3. For Those Who Serve the Public Face to Face. Glendale Partnership Committee for the International Year of Disabled Persons (1981). Reprinted by the Employment Development Department, State of California, Oct. 1990, along with comments from Charles Wall, Americans with Disabilities Act, Agricultural Personnel Management Association’s 11th Annual Forum, Modesto, California, March 7, 1991.

4. Anastasi, A. (1982). Psychological Testing (5th ed.) (p. 120). New York:


5. Billikopf, G. E. (1988). Predicting Vineyard Pruner Performance, California Agriculture (Vol. 42, No. 2) (pp. 13-14).

6. Billikopf, G. E. (1987). Testing to Predict Tomato Harvest Worker Performance, California Agriculture (Vol. 41, Nos. 5 and 6) (pp. 16-17).

7. Billikopf, G. E. (1988). Agricultural Employment Testing: Opportunities for Increased Worker Performance, Giannini Foundation Special Report No. 88-1. (pp. 17-18).


(1) Testing and Assessment: An Employer’s Guide to Good Practices,

labor/7labor/test_validity.pdf, U.S. Department of Labor Employment and Training Administration (1999) (80 pages).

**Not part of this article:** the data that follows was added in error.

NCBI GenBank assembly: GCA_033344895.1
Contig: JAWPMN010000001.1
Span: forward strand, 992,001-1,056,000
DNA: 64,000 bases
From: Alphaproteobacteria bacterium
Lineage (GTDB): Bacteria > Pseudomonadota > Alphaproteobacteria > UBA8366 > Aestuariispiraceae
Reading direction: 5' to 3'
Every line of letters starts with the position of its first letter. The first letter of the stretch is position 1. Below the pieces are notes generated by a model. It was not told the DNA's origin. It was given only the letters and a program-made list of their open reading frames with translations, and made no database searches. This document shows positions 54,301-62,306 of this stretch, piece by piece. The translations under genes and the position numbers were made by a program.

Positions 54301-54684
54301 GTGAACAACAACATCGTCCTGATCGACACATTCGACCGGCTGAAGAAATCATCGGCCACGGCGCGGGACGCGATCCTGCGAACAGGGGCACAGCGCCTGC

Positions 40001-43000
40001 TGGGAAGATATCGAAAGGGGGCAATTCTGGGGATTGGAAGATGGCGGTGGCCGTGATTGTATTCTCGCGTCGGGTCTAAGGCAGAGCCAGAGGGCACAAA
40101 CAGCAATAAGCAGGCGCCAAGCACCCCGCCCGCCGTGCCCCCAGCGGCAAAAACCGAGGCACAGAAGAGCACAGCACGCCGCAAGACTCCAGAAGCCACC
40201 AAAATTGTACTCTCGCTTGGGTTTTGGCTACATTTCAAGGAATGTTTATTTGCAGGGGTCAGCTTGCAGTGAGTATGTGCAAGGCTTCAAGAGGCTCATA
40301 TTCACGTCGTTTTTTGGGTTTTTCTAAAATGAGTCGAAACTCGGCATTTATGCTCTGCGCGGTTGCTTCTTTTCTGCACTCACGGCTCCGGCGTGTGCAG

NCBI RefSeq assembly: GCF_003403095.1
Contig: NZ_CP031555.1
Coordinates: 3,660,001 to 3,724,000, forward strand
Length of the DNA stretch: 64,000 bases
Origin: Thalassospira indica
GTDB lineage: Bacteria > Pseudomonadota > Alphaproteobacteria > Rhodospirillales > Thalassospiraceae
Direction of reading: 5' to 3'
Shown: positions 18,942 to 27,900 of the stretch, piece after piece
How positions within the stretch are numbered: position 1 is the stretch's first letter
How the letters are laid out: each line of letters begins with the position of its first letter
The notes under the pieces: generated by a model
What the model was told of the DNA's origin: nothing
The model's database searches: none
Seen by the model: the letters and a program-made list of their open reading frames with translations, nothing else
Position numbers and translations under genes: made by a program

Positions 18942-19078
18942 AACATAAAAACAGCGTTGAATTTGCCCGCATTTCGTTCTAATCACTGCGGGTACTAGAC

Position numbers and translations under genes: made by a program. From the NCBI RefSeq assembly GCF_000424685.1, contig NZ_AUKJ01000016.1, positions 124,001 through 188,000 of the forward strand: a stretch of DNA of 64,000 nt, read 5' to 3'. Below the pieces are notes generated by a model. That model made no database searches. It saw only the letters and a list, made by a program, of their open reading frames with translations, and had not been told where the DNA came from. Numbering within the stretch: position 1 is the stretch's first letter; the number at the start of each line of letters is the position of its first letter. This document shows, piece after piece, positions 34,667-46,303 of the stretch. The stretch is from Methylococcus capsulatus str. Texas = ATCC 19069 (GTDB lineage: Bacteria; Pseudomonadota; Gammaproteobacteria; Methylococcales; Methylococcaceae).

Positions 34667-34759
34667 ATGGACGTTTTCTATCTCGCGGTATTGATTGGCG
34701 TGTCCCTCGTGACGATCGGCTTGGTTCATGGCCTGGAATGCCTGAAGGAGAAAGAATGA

Promotions, Transfers and Layoffs

4 Promotions, Transfers and Layoffs Guadalupe Alegría has been a valued employee in a large poultry

Guadalupe Alegría has been a valued employee in a large poultry farm for twelve years—but she may not be for much longer. She was promoted to a temporary managerial position. What was originally supposed to be a few weeks on the job has stretched to well over a year now. Guadalupe, a salaried employee, has put in extra hours every week without added pay, leaving her with less time for family and friends. Recently, Guadalupe found out that she had been passed over for the permanent management position. To add to her disappointment, she will have to train the new manager. Her boss does not know it yet, but Guadalupe is looking for another job.

Porter Douglas, a long-term farm mechanic, expected the promotion to a supervisory position. When an outsider got the job—a woman—he was deeply disappointed. His bitterness lasted for years, affecting his job performance as he withdrew his full effort from work.